In Java, whenever you need some utility functionality, you would most likely create a Util class and declare that functionality as a static function. In Kotlin you can declare top-level functions, without having a class. However, Kotlin also provides the ability to create extension functions. These are functions that extend a certain type but are declared outside of the type. As such, they have an affinity to that type.

The visibility of extension functions and properties can be restricted by using visibility modifiers. These restrict the usage only to classes that need the extensions, and don't pollute the namespace.

For the User class, we can either add an extension function that computes the formatted name, or we can hold the formatted name in an extension property. It can be added outside the Repository class, in the same file:

// extension function
fun User.getFormattedName(): String {
    return if (lastName != null) {
        if (firstName != null) {
            "$firstName $lastName"
        } else {
            lastName ?: "Unknown"
        }
    } else {
        firstName ?: "Unknown"
    }
}

// extension property
val User.userFormattedName: String
    get() {
        return if (lastName != null) {
            if (firstName != null) {
                "$firstName $lastName"
            } else {
                lastName ?: "Unknown"
            }
        } else {
            firstName ?: "Unknown"
        }
    }

// usage:
val user = User(...)
val name = user.getFormattedName()
val formattedName = user.userFormattedName

We can then use the extension functions and properties as if they're part of the User class.

Because the formatted name is a property of the user and not a functionality of the Repository class, let's use the extension property. Our Repository file now looks like this:

val User.formattedName: String
    get() {
        return if (lastName != null) {
            if (firstName != null) {
                "$firstName $lastName"
            } else {
                lastName ?: "Unknown"
            }
        } else {
            firstName ?: "Unknown"
        }
    }

object Repository {

    private val _users = mutableListOf<User>()
    val users: List<User>
      get() = _users

    val formattedUserNames: List<String>
        get() {
            return _users.map { user -> user.formattedName }
        }

    init {

        val user1 = User("Jane", "")
        val user2 = User("John", null)
        val user3 = User("Anne", "Doe")

        _users.add(user1)
        _users.add(user2)
        _users.add(user3)
    }
}

The Kotlin Standard Library uses extension functions to extend the functionality of several Java APIs; a lot of the functionalities on Iterable and Collection are implemented as extension functions. For example, the map function we used in a previous step is an extension function on Iterable.

In our Repository class code, we are adding several user objects to the _users list. These calls can be made more idiomatic with the help of scope functions.

To execute code only in the context of a specific object, without needing to access the object based on its name, Kotlin created 5 scope functions: let, apply, with, run and also. Short and powerful, all of these functions have a receiver (this), may have an argument (it) and may return a value. You would decide which one to use depending on what you want to achieve.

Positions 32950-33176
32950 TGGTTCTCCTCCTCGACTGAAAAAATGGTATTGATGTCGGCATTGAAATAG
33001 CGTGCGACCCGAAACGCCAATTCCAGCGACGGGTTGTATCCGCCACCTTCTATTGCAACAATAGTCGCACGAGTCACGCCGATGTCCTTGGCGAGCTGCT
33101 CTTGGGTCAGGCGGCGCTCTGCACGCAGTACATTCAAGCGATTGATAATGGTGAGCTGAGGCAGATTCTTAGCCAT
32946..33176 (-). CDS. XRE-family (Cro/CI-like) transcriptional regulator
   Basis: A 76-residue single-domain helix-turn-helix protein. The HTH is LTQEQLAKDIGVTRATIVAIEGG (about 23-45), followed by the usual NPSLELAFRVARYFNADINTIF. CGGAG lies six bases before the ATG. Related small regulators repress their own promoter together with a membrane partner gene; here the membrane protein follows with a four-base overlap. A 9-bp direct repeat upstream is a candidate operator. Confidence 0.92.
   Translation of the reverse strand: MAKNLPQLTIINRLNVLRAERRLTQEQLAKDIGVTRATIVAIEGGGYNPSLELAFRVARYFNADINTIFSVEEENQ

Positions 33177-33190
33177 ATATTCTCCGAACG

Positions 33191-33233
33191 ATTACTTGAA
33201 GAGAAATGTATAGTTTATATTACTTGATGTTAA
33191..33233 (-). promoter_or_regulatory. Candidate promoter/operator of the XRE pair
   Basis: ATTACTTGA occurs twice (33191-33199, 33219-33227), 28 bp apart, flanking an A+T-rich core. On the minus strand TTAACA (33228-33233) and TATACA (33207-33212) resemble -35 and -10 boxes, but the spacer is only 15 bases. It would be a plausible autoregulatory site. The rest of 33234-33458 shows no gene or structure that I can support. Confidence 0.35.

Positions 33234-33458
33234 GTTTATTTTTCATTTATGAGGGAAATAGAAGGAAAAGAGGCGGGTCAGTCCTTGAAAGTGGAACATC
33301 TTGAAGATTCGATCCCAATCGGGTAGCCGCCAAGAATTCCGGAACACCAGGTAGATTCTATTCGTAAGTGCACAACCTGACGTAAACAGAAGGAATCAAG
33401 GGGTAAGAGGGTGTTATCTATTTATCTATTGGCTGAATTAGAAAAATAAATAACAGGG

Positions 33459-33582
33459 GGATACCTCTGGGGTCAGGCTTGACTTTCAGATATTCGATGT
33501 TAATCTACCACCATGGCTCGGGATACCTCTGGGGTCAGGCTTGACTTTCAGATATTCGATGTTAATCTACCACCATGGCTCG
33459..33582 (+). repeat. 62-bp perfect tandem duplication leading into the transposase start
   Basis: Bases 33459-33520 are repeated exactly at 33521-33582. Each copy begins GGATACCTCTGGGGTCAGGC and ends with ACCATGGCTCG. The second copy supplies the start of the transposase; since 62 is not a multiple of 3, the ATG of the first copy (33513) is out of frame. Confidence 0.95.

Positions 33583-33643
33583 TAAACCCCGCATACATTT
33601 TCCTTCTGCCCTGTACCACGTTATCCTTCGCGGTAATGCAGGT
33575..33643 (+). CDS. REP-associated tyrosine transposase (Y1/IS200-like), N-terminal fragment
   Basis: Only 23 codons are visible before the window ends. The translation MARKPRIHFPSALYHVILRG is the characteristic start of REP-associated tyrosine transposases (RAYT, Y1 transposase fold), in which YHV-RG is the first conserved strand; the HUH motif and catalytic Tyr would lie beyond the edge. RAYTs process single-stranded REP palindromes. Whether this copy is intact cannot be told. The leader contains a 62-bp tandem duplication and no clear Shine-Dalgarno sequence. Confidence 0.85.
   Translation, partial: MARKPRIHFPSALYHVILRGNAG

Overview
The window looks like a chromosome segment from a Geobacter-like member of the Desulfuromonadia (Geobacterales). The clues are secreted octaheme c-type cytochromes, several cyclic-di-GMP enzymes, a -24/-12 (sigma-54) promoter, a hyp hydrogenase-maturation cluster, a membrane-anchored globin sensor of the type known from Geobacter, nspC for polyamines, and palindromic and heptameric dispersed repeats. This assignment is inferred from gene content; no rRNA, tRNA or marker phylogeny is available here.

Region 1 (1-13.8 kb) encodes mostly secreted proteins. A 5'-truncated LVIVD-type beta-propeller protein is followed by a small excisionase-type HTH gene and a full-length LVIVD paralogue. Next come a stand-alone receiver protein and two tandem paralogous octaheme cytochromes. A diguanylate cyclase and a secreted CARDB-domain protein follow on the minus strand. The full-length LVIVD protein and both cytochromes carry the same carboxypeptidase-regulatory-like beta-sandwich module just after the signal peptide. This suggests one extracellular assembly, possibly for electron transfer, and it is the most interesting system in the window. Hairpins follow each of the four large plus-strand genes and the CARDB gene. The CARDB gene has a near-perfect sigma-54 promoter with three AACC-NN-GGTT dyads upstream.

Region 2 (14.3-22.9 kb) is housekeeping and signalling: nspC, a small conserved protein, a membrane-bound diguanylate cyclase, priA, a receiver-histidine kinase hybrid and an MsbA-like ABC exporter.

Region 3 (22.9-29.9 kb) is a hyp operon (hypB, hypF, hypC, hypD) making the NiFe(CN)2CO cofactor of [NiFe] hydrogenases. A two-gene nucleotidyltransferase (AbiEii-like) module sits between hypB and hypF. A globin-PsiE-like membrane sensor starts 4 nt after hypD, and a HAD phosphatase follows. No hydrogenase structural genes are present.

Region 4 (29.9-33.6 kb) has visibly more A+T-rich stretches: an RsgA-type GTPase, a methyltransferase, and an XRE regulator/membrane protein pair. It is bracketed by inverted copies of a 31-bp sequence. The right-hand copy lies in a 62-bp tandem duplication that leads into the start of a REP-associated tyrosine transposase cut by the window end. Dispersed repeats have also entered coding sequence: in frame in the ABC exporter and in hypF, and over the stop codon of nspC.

Here's a handy cheat sheet to help you remember this:

Since we're configuring our _users object in our Repository, we can make the code more idiomatic by using the apply function:

init {
    val user1 = User("Jane", "")
    val user2 = User("John", null)
    val user3 = User("Anne", "Doe")
   
    _users.apply {
       // this == _users
       add(user1)
       add(user2)
       add(user3)
    }
 }

In this codelab, we covered the basics you need to start refactoring your code from Java to Kotlin. This refactoring is independent of your development platform and helps to ensure that the code you write is idiomatic.

Idiomatic Kotlin makes writing code short and sweet. With all the features Kotlin provides, there are so many ways to make your code safer, more concise, and more readable. For example, we can even optimize our Repository class by instantiating the _users list with users directly in the declaration, getting rid of the init block:

private val users = mutableListOf(User("Jane", ""), User("John", null), User("Anne", "Doe"))

We covered a large array of topics, from handling nullability, singletons, Strings, and collections to topics like extension functions, top-level functions, properties, and scope functions. We went from two Java classes to two Kotlin ones that now look like this:

User.kt

class User(var firstName: String?, var lastName: String?)

Repository.kt

val User.formattedName: String
    get() {
       return if (lastName != null) {
            if (firstName != null) {
                "$firstName $lastName"
            } else {
                lastName ?: "Unknown"
            }
        } else {
            firstName ?: "Unknown"
        }
    }

object Repository {

    private val _users = mutableListOf(User("Jane", ""), User("John", null), User("Anne", "Doe"))
    val users: List<User>
        get() = _users

    val formattedUserNames: List<String>
        get() {
            _users.map { user -> user.formattedName }
        }
}

Here's a TL;DR of the Java functionalities and their mapping to Kotlin:

Java

Kotlin

final object

val object

equals()

==

==

===

Class that just holds data

data class

Initialization in the constructor

Initialization in the init block

static fields and functions

fields and functions declared in a companion object

Singleton class

object

To find out more about Kotlin and how to use it on your platform, check out these resources: